Date of Award


Document Type


Degree Name

Master of Arts (MA)



First Advisor

Dr. James Thomas

Second Advisor

Dr. Lisa Scherer

Third Advisor

Dr. C. Raymond Millimet

Fourth Advisor

Dr. William L. Blizek


Two potential moderating effects were investigated in a replication of a study investigating the saliency of applicant gender and information level upon preliminary employment decisions. The moderator of moral development was defined by Rest's Defining Issues Test, and the moderator of dogmatism was defined by Rokeach's Dogmatism Scale. These moderator variables were employed to explain the unusually inferior ratings given to female applicants in a low job-relevant information condition in the original study. Subjects were 60 undergraduate students in a pilot study and 244 undergraduate students in the main study. A 2 X 2 X 3 factorial design was used in the original study to evaluate four dependent variables: (a) the need to interview the applicant, (b) the perceived likelihood of the applicant's success on the job, (c) the perceived potential of the applicant's advancement within the company, and (d) the applicant's perceived managerial attributes derived from a composite score of five bi-polar managerial trait adjective pairs. The three factors were: (a) subject gender (male, female), (b) applicant gender (male, female), and (c) jobrelevant information (no, low, high). A pilot study indicated that a factorial design incorporating both moderator variables was not feasible. Therefore, two separate factorial designs were used in the main study, and dogmatism was chosen as the main moderator variable. A median split was made on this variable and included with the factors from the previous study to form a 2 X 2 X 3 X 2 factorial design with a reasonable balance in cell size achieved. A similar factorial design was made using the moral development measure, however cell size was much more unequal. A multivariate analysis of variance found significant effects for subject gender and information level but no interaction between applicant gender and information level as reported in the original study. The multivariate analysis was followed by univariate analysis of variance. The present study failed to replicate the original study; therefore, a valid assessment of moderator effects was not possible. However, no factor accounted for more than four percent of the total variance in the present study. The appropriateness of the statistical procedures and power of the statistical tests performed in the original and present studies were discussed.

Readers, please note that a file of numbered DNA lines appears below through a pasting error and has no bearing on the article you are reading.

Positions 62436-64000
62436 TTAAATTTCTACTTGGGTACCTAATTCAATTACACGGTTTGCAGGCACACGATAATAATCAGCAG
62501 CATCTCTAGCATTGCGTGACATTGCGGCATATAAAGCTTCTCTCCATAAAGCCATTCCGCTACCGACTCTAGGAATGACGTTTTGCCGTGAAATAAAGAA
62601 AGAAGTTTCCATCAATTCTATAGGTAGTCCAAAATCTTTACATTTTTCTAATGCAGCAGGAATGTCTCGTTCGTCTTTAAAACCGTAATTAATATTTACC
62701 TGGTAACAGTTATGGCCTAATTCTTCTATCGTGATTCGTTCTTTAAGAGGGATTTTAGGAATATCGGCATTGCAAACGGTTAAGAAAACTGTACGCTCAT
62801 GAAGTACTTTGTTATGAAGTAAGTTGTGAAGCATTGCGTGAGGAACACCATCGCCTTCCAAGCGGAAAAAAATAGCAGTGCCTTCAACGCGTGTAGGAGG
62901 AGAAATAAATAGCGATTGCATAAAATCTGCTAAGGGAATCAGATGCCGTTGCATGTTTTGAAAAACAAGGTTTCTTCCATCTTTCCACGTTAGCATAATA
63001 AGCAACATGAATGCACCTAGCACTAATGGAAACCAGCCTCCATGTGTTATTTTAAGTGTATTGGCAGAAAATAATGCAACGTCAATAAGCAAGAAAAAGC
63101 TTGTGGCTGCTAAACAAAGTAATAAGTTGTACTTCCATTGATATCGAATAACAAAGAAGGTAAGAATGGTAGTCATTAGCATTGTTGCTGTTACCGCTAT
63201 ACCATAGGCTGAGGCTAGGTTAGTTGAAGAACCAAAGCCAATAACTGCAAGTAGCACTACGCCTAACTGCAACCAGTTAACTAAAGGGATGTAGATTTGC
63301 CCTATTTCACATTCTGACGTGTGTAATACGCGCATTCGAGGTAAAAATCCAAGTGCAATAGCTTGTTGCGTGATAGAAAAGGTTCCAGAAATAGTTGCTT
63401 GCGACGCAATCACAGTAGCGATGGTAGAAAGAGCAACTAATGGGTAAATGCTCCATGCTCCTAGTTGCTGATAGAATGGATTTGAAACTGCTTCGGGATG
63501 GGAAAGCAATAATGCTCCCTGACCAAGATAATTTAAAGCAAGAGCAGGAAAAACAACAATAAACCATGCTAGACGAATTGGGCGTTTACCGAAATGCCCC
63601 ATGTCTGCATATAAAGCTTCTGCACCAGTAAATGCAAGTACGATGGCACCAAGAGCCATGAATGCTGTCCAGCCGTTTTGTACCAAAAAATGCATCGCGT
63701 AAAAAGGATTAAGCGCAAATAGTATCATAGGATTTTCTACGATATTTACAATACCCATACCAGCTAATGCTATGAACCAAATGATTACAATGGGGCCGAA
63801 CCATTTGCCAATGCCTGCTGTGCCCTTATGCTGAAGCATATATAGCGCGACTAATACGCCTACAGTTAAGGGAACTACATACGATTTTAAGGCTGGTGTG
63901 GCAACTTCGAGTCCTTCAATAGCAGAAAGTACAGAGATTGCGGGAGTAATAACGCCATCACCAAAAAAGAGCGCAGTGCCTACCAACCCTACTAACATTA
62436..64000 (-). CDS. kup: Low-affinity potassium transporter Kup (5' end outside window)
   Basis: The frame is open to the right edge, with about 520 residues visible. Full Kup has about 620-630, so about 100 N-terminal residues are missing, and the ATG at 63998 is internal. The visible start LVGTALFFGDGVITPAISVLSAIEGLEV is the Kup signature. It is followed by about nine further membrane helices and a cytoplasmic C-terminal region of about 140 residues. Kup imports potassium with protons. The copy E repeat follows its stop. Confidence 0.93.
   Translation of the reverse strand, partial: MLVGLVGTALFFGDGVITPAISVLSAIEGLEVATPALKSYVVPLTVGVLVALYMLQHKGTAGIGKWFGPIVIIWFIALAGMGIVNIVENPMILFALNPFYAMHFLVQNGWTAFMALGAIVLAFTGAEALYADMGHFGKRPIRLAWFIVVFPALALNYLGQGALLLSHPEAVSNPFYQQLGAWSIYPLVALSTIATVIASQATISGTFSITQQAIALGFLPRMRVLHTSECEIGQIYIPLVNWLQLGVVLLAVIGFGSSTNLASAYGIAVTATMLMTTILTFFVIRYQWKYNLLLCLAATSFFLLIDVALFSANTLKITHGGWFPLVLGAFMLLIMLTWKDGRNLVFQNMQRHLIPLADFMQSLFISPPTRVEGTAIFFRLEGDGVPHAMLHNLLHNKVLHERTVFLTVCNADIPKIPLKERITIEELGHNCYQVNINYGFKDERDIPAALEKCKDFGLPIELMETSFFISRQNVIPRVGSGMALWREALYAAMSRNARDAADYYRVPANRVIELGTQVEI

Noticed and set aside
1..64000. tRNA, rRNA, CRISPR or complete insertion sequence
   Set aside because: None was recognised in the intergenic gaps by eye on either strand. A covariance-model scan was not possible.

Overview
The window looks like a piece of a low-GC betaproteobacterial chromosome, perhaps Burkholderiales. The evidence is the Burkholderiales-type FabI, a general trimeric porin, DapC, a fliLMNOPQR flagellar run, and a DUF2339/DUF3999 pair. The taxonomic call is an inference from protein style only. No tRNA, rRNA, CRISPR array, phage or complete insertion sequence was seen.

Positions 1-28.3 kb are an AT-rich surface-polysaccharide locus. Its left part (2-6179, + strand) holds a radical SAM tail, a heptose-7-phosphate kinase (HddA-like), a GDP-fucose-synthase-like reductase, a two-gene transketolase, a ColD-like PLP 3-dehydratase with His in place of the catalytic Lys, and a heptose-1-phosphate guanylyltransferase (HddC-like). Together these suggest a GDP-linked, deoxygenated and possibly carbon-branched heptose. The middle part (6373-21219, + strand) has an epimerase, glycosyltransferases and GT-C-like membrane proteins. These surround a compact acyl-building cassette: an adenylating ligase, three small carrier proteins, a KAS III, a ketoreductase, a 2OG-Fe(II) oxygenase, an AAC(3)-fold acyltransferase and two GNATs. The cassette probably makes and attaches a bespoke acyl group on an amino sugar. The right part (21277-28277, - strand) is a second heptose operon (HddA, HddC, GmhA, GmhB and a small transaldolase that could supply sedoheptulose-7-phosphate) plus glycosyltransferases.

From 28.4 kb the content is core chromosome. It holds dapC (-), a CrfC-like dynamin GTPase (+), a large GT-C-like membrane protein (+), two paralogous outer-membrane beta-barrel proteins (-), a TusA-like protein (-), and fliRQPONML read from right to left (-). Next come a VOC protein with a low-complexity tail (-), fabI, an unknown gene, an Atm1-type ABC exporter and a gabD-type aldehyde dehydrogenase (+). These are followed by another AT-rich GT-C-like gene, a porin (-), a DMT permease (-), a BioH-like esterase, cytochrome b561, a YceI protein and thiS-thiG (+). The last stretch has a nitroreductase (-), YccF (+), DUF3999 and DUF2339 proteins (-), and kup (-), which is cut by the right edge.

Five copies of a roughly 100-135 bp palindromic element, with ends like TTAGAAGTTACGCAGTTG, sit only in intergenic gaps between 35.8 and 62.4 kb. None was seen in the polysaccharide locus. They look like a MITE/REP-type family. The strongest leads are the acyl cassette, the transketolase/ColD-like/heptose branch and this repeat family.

A Thesis Presented to the Department of Psychology and the Faculty of the Graduate College University of Nebraska In Partial Fulfillment of the Requirement for the Degree Master of Arts University of Nebraska at Omaha. Copyright 1992, Konney Jay Larwood.